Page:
For luteal tissue sections, antigen retrieval was additionally performed by incubating with either 0.4 mg/mL trypsin, 0.25 mg/mL CaCl2 in PBS at room temperature (RT) for 15 min (for VWF) or boiling in 10 mM sodium citrate buffer (pH 6) for 10 min (for ACTA2) Endogenous peroxidase activity was quenched with 0.3% (v/v) hydrogen peroxide in methanol for 5 min at RT. After two washes in PBS, 20% normal goat serum (for VWF) or 4% normal horse serum (for ACTA2) was applied for 30 min at RT. Primary antibodies were then incubated overnight at 4°C.

Sections/coverslips were washed in PBS and incubated with biotinylated anti-rabbit IgG (Vector Laboratories Ltd., Peterborough, UK) or biotinylated horse anti-mouse IgG (Vector Laboratories) for 30 min at RT. This was followed by PBS washes and then incubation with ABC (Vector Laboratories) for 30 min at RT. After washing, diaminobenzidine (Vector Laboratories) was applied for 1–5 min, then washed and counterstained with haematoxylin before dehydration through graded alcohols. Tissue sections were mounted using Permount (Fisher Scientific, Loughborough, UK), while the cell culture coverslips were removed from each culture well and further dehydrated in xylene before mounting onto a glass slide with DPX mountant (Sigma-Aldrich).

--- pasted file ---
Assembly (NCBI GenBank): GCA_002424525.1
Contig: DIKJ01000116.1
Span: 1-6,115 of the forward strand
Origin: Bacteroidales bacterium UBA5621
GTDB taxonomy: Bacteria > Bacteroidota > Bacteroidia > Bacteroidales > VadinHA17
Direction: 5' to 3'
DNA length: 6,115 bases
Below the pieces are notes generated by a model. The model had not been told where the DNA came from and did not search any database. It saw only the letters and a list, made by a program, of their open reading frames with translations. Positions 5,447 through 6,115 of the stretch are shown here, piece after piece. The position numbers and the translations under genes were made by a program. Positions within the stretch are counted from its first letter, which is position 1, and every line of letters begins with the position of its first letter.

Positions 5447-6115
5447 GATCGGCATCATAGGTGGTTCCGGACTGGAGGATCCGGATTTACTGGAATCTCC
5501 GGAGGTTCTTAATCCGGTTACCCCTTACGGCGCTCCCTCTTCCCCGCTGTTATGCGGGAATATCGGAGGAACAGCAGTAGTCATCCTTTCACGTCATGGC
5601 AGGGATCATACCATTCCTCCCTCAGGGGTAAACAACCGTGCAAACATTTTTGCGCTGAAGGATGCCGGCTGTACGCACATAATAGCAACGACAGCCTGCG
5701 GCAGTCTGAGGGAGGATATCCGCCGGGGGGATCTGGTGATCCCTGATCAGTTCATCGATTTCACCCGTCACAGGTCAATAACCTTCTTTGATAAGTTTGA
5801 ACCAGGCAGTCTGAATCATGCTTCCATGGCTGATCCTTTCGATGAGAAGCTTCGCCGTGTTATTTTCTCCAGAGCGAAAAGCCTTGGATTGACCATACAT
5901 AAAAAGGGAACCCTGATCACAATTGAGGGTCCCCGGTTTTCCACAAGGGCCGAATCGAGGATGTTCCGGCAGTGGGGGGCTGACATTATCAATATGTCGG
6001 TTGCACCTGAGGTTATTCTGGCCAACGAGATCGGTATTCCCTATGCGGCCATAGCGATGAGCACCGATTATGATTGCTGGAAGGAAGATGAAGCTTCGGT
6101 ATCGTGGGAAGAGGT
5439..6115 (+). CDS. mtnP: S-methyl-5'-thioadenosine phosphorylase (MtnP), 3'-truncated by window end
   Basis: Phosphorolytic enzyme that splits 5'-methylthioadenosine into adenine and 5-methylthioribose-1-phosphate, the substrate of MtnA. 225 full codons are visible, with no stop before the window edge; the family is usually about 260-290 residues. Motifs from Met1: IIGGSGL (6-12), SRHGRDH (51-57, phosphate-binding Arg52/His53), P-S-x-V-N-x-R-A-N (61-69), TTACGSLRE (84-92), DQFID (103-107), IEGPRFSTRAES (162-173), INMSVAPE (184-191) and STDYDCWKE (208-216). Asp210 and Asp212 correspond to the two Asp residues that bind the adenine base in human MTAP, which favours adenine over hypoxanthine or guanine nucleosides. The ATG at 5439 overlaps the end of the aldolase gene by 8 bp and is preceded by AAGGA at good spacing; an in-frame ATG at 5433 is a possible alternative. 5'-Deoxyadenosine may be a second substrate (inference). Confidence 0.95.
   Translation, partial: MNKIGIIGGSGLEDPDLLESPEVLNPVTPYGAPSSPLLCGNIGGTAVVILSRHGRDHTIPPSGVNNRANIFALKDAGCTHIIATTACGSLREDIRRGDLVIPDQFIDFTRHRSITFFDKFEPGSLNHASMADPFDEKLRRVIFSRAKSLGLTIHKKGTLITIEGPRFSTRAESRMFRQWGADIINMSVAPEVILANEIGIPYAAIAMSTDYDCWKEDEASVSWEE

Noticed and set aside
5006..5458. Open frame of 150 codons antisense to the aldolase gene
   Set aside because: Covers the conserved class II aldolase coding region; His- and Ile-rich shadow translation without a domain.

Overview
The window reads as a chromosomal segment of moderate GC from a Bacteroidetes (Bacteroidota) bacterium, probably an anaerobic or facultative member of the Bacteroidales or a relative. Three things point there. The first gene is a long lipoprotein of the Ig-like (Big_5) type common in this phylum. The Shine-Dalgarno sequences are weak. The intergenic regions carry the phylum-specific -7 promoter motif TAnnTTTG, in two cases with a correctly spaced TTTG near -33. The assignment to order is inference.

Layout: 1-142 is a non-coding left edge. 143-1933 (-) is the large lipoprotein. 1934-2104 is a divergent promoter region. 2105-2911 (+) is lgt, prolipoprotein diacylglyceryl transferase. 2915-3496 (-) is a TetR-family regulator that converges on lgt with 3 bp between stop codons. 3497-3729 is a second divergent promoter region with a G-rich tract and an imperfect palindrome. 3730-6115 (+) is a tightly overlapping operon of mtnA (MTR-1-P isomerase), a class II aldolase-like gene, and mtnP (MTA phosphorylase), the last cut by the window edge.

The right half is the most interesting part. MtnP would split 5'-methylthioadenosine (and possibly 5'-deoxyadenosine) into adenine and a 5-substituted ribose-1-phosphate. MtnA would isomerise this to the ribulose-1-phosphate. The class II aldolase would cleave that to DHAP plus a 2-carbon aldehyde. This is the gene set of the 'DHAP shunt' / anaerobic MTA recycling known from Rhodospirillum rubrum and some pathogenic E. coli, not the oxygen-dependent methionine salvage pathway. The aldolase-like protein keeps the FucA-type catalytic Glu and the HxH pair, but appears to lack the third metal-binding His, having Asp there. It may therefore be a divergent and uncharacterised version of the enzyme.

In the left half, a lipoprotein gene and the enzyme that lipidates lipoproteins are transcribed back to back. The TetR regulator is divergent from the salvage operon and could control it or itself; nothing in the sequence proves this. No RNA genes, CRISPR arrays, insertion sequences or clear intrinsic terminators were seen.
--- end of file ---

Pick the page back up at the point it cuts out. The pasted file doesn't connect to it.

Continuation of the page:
Dual label immunofluorescence

To determine endothelial cell proliferation, coverslips were simultaneously incubated with mouse anti-human Ki67 (diluted 1:100, Vector Laboratories; RRID:AB_2314697 (Robinson et al. 2006)) and 20 µg/mL biotinylated Griffonia (Bandeiraea) simplicifolia isolectin B4 (Vector Laboratories; RRID:AB_2314661 (Plendl et al. 1996)) in a humidified chamber at 4°C overnight. Targets were localised following incubation with Texas-Red conjugated anti-mouse IgG (20 µg/mL; Vector Laboratories) and fluorescein-labelled avidin DCS (20 µg/mL; Vector Laboratories) for 1 h at RT.

To determine endothelial cell apoptosis, coverslips were simultaneously incubated with rabbit anti-human cleaved caspase-3 (diluted 1:300, Cell Signaling Technology; RRID:AB_10897512 (Zielniok et al. 2014)) and 20 µg/mL biotinylated Griffonia (Bandeiraea) simplicifolia isolectin B4 (Vector Laboratories; RRID:AB_2314661) in a humidified chamber at 4°C overnight. Targets were localised following incubation with Alexa Fluor 594 conjugated anti-rabbit IgG (10 µg/mL; Thermo Fisher) and fluorescein-labelled avidin DCS (20 µg/mL; Vector Laboratories). All coverslips were washed twice with PBS and mounted in Vectashield with DAPI (Vector Laboratories).

Quantification of immunostaining